The director of Thor: Ragnarok explains the contradicting stories about the film’s runtime and why things changed for the better. Though the Thor franchise has never been one showered in critical praise, that’s all changed thanks to the unique direction of Taika Waititi. Taking the indie cred he earned on projects like What We Do in the Shadows, the auteur accented the fantastical elements of the Thor universe and helped the ridiculousness of the God of Thunder and the Hulk shine through.

Currently, Thor: Ragnarok is Certified Fresh and Marvel Studios’ best-reviewed film to date. More than that, but Thor 3 has already had a strong global opening, with numbers expected to climb even higher by tomorrow. When it debuts in North America next week, meanwhile, it could go as high as $125 million. Clearly, the movie hits a sweet spot that reinvents the Marvel formula with both spectacle and wit to spare. And, considering the final product, it’s hard to imagine that at one point Thor: Ragnarok was going to be almost 40 minutes shorter than it is now.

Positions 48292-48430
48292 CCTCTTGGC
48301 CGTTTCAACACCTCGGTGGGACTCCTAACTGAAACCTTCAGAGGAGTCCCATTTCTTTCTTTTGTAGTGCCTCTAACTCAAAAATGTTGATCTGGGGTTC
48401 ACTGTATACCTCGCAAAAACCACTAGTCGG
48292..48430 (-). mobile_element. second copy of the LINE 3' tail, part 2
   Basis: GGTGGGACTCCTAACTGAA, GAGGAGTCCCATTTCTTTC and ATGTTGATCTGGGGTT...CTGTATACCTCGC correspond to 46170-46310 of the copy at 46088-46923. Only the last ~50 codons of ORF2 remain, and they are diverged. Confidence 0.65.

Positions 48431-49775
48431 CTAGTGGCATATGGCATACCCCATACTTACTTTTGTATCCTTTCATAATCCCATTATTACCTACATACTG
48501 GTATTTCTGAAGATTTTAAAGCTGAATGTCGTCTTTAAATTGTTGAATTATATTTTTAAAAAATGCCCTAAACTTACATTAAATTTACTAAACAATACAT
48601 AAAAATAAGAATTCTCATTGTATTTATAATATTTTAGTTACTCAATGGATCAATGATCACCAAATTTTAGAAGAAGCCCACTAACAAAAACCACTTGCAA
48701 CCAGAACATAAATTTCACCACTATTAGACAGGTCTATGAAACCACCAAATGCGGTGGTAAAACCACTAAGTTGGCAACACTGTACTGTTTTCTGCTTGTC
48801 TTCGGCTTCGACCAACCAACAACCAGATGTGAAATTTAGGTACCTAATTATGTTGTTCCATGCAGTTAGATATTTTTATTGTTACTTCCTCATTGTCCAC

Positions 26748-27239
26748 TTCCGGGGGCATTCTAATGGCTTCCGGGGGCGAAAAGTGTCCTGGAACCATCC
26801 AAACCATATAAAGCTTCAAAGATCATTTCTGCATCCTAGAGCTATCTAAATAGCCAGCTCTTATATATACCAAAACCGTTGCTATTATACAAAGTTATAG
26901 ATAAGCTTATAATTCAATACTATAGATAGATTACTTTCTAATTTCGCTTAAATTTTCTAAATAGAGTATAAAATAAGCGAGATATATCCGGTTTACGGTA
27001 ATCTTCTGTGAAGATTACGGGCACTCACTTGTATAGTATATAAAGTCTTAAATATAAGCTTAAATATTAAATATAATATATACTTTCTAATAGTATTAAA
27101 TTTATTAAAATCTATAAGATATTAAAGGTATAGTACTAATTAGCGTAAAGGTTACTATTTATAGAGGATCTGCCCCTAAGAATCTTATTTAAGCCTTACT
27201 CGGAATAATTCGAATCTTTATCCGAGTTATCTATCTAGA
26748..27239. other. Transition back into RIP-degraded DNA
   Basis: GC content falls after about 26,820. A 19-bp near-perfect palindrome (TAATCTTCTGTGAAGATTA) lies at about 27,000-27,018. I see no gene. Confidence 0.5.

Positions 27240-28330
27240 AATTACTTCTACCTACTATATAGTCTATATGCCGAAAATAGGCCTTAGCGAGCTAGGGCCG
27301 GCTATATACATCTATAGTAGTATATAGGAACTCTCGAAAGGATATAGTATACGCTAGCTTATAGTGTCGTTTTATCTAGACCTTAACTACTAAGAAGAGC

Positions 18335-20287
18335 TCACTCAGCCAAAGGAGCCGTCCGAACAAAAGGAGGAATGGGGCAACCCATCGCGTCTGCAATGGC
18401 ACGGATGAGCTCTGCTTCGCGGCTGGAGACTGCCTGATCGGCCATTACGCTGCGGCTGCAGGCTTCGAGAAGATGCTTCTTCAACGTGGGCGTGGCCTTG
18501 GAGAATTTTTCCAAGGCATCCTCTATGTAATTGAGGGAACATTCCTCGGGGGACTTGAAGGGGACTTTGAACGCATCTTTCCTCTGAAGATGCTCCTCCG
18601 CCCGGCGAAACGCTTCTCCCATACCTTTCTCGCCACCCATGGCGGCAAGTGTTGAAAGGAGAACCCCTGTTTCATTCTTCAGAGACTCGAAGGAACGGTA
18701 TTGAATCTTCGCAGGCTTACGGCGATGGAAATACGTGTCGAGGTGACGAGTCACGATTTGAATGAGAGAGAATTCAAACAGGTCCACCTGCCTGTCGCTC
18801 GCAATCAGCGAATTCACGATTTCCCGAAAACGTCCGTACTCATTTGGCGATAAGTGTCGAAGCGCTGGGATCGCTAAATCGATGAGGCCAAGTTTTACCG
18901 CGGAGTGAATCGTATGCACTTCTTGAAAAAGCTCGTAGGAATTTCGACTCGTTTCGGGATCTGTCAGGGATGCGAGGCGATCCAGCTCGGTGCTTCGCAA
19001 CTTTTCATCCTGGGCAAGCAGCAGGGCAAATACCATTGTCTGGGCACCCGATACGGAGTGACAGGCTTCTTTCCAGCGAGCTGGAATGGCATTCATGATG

RELATED: Thor: Ragnarok’s Ending Explained

Collider sat down with Waititi to discuss Thor: Ragnarok and the conversation quickly turned to the film’s runtime. Waititi states that at one point he had a 2 hour and 40 minute cut he was satisfied with, but it ended up in the 90–100 minutes region by the time San Diego Comic-Con hit. The director reveals that changed to the final 130 minutes because “after Comic-Con we decided to put lots of the jokes back in.

Thor Ragnarok Chris Hemsworth and Taika Waititi Why Thor: Ragnarok Is 40 Minutes Longer Than Taika Waititis Early Cut

According to Waititi, he originally skimmed the film down to around 100 minutes, saying “…we’d just done our reshoots and we knew it was gonna come up from there.” As such, there was every plan for the movie to grow in size as new and altered scenes were added in.

Waititi went on to discuss the process of crafting the film, stating that his longest cut was full of jokes that went nowhere and more exposition and explanation than was necessary. Naturally, things had to be pared down. Of course, Waititi also had a bit of a personal reason for inserting so much extra material originally:

“I knew if I put in more stuff, then it would be, it’d increase my chances of keeping a lot more of the other jokes.”

Regardless of what shape the editing process took, it’s clear that Waititi and his crew were able to assemble the best version of the film. Critics and fans are thrilled with the movie, and Joss Whedon himself called Thor: Ragnarok a masterpiece. Likely, praise will continue to roll in for the film as the box office swells – and Waititi will have plenty of chances to continue crafting funny films for Marvel after Thor: Ragnarok.

NEXT: New Thor: Ragnarok Sneak Peek Focuses on Comedy

Source: Collider

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